Captivating Christmas Poems for Kids

by | Dec 16, 2018 | Holidays, parenting | 0 comments

At Christmas time a captivating way to bring the magic into your home is to share some Christmas time poetry. Snuggle up with your little ones, grab some hot cocoa and share these classic, timeless poems that can mean so much at Christmas time.


Class Christmas Poetry for Kids

Snowball by Shel Silverstein is a fun way to start! Children will love the hilarious ending and dream of playing in the snow. This classic poem brings the joy of winter to children in only a way Shel Silverstein can.

By Shel Silverstein

I made myself a snowball,
As perfect as could be,
I thought I’d keep it as a pet,
And let it sleep with me.
I made it some pyjamas,
And a pillow for its head.
Then last night it ran away,
But first, it wet the bed!


 A Chubby Snowman compliments a craft time perfectly! Especially for younger children, what a fun way to incorporate poetry and craft time than a clever, creative poem and craft to make them laugh. Here are a few snowman craft ideas to choose from!  Let it snow and bring on the creativity! Let it snow and bring on the creativity!


A Chubby Snowman
Author Unknown

A chubby little snowman
had a carrot nose.
Along came a bunny,
and what do you suppose?

That hungry little bunny,
looking for some lunch,
Grabbed that snowman’s nose,
Nibble, nibble, crunch!


Christmas Bells is the ultimate Christmas classic that has been set to music in a beautiful hymn we all know and love. First start with the reading of the poem, then introduce your children to the song! Pick up some small bells to ring as you sing or read and create your moment of treasured memories.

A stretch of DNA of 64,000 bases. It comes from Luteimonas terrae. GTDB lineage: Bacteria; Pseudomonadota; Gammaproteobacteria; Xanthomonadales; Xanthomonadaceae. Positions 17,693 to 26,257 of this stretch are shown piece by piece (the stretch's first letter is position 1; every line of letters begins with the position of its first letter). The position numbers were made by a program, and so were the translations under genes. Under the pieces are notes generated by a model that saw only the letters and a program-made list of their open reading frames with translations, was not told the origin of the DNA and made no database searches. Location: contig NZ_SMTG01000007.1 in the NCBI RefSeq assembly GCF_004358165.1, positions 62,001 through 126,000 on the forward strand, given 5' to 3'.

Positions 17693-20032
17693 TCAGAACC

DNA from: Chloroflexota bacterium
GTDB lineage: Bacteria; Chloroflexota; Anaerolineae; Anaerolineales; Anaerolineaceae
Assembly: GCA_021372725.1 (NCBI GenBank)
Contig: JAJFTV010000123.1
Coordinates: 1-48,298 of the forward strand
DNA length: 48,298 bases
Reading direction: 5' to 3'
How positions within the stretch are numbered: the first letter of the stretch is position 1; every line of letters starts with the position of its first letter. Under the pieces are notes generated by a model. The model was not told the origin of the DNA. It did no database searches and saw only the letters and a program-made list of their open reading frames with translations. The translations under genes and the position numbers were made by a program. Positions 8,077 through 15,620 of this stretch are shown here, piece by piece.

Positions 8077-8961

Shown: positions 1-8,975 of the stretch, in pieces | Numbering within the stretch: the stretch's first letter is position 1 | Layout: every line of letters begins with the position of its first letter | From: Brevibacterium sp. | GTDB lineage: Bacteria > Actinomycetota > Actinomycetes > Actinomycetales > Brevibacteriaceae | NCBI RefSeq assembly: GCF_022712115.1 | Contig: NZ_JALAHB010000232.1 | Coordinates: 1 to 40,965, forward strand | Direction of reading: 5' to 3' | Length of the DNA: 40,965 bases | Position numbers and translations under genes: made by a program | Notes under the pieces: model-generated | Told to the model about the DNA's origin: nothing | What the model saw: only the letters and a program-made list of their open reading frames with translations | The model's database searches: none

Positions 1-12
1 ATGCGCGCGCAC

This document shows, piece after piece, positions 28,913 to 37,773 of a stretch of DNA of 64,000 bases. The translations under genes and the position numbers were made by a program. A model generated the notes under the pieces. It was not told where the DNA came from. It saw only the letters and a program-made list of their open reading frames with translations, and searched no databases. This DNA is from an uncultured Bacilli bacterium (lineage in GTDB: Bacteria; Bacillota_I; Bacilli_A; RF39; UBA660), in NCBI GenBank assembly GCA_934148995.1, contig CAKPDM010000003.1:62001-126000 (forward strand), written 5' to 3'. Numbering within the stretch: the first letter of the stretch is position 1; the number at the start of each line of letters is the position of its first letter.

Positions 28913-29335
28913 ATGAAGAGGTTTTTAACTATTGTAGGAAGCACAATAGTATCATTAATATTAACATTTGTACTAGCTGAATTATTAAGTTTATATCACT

Christmas Bells
By Henry Wadsworth Longfellow

I heard the bells on Christmas Day
Their old, familiar carols play,
And wild and sweet
The words repeat
Of peace on earth, good-will to men!

And thought how, as the day had come,
The belfries of all Christendom
Had rolled along
The unbroken song
Of peace on earth, good-will to men!

Till ringing, singing on its way,
The world revolved from night to day,
A voice, a chime,
A chant sublime
Of peace on earth, good-will to men!

Then from each black, accursed mouth
The cannon thundered in the South,
And with the sound
The carols drowned
Of peace on earth, good-will to men!

It was as if an earthquake rent
The hearth-stones of a continent,
And made forlorn
The households born
Of peace on earth, good-will to men!

And in despair I bowed my head;
“There is no peace on earth,” I said;
For hate is strong,
And mocks the song
Of peace on earth, good-will to men!”

Then pealed the bells more loud and deep:
“God is not dead, nor doth He sleep;
The Wrong shall fail,
The Right prevail,
With peace on earth, good-will to men.”